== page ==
Student Designer Represents RIT On Three
Winning Packaging Competition Teams
by Michelle Cometa
Kelly Fellner is still packing heat.
The packaging science major has been on three winning RIT student teams in the past four years at the annual Paperboard Packaging Design Challenge. In 2018, she was part of the Packing Heat team that took first place for its subscription box filled with fiery sauces and treats.
When the Paperboard Packaging Council (PPC) announced this year’s finalists, the Rochester Institue of Technology (RIT) and Fellner were among them.
The team of Fellner; Robert Fliegel, an industrial design student; and Rachel Tiano and Brianna Young, both graphic design students, were recognized for their Super Sibs Kit, a subscription box of treats for the Alex’s Lemonade Stand Foundation.
Winners will be announced at the Paperboard Packaging Alliance’s Council Meeting and Spring Outlook and Strategies Conference March 9-11, 2022, in Denver, Colorado. The competition, then presentation in front of industry leaders at the meeting, continues a tradition of designing products that are both sustainable and functional. And it provides multiple co-op and career opportunities for RIT’s students.
Integrated into an RIT design course, the competition is a collaboration between the College of Art and Design and the College of Engineering Technology. Students from graphic design work with peers from industrial design and packaging science, bringing together knowledge from each area to develop packaging options that are both exquisite and practical products. Each year the competition challenge is different, reflecting packaging trends and current events. This year’s challenge was to create packaging for nonprofit or community organizations to promote their missions to supporters or users. The team chose Alex’s Lemonade Stand Foundation for Childhood Cancer and modified an activity in the “sibling” box sent to family members of children with cancer.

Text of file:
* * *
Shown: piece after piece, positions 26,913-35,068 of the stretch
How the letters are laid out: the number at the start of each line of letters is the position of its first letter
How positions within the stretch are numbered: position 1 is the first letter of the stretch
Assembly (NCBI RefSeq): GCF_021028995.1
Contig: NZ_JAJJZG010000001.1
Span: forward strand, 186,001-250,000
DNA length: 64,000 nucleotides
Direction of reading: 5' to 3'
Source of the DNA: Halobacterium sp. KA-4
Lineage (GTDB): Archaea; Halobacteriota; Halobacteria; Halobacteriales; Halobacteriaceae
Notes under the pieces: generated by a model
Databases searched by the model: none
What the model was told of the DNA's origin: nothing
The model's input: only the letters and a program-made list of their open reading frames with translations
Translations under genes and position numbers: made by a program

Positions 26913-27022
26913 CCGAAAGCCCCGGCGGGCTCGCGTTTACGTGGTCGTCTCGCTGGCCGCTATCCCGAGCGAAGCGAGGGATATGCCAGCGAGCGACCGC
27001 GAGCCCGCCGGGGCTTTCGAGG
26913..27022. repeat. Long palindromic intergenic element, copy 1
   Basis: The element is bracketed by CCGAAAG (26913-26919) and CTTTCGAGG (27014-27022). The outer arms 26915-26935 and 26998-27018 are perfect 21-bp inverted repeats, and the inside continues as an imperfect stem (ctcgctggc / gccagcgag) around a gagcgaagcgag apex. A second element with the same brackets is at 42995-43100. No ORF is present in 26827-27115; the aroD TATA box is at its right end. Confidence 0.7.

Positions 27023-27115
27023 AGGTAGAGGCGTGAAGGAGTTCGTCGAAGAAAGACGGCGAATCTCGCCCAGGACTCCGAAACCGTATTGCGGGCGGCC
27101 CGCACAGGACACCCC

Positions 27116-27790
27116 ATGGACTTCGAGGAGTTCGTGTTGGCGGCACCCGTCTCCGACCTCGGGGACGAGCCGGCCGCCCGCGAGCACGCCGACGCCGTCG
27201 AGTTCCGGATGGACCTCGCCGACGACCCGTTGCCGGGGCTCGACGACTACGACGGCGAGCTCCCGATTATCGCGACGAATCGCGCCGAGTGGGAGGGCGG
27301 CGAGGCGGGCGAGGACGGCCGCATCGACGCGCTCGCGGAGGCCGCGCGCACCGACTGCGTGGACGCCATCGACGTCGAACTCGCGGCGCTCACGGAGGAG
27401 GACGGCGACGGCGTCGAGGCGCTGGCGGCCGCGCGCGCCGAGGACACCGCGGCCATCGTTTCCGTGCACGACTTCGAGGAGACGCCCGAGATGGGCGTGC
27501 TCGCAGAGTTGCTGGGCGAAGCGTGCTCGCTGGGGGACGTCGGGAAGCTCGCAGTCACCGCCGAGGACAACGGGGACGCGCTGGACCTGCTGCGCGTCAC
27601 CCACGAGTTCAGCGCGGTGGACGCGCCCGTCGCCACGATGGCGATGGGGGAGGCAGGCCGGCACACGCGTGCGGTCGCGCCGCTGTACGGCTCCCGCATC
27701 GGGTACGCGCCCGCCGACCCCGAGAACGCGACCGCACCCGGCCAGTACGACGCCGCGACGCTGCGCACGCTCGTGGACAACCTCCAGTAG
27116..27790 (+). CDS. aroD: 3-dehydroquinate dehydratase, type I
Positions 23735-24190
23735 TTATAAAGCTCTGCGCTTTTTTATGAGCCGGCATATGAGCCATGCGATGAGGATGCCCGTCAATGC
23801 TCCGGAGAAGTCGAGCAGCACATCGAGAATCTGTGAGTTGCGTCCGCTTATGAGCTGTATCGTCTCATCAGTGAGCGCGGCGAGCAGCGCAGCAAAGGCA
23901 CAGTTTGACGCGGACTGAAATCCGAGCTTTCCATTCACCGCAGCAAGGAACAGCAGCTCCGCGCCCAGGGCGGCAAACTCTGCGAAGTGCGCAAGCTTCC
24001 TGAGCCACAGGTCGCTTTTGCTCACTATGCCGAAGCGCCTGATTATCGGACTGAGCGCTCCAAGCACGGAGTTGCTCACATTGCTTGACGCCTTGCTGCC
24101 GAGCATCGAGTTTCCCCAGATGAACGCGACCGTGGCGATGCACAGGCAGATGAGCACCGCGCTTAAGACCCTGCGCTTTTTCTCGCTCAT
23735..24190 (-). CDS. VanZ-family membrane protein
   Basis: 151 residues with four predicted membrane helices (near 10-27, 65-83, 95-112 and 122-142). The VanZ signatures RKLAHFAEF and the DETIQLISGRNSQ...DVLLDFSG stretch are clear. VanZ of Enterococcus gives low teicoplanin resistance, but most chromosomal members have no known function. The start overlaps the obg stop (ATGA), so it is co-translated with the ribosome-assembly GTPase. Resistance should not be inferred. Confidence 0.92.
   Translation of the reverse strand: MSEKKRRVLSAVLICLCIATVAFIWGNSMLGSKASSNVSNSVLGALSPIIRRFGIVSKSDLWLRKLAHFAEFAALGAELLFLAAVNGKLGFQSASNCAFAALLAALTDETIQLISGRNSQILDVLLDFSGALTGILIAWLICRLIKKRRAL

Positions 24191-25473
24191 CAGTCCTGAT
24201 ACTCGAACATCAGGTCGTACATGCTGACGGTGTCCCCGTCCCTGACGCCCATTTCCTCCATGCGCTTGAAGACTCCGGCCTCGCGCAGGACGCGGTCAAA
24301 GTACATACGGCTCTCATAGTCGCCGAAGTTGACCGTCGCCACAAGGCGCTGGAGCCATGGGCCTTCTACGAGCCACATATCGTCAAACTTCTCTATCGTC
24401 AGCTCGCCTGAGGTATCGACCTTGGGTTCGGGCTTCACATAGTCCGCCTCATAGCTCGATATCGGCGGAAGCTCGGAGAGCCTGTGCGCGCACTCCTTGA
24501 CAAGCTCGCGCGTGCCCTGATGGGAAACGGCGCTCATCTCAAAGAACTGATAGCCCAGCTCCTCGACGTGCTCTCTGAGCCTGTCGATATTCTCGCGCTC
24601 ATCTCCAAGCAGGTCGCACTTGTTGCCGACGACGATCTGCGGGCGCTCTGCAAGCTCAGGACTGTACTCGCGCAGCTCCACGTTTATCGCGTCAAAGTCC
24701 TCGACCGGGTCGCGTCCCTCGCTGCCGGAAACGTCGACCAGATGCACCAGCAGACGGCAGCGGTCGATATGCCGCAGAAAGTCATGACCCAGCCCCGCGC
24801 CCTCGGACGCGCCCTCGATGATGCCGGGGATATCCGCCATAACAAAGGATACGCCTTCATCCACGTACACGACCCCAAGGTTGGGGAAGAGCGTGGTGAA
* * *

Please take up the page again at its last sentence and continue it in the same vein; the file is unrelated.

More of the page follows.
“It was inspirational, but also a fun, branded product,” said Fellner, who is from Buffalo, N.Y. “The idea was to make a Hope Box, and everything a kid needs would be in it. It also reflected our focus on recyclability and sustainability.”
Boxes included markers, inspirational materials, and blank sheets of homemade “seed” paper to write personal sentiments during difficult times. The paper, consisting of flower seeds, could then be planted as remembrances.
Presenting entries in front of industry professionals is an essential part of the competition. This exposure at past competitions helped Fellner make connections for required co-ops.
“I wouldn’t have met them otherwise,” she said. It also solidified packaging as a career. “This is what I want to do, and there is a place for me in this field. RIT provides you with the best in technology and it’s huge going into a career. I had a co-op and they were surprised that I knew how to work equipment. This was something they usually had to teach interns. That’s already a huge advantage.”
That advantage paid dividends. One business recently offered her a position, and she starts at Burt Rigid Box Inc., a paperboard packaging company, after graduation this May. Participating in the annual competition for 17 years, student-designers from the two colleges have consistently done well, taking multiple top placements for work developing popular subscription boxes, video gaming consoles, fitness trackers, and hospitality services, said Lorrie Frear, Professor of Graphic Design in RIT’s College of Art and Design.
“This interdisciplinary collaboration is a wonderful opportunity for our students, and it is an honor for us to represent RIT at the professional meeting. This experience represents what RIT does best; providing collaborative and experiential learning using professional scenarios and resources,” said Frear, one of the faculty members leading the Packaging Design course along with Carlos Diaz-Acosta, Associate Professor of Packaging in RIT’s College of Engineering Technology, with consultant Bill Wynkoop.
Michelle Cometa is a Senior Communication Specialist at the Rochester Institute of Technology.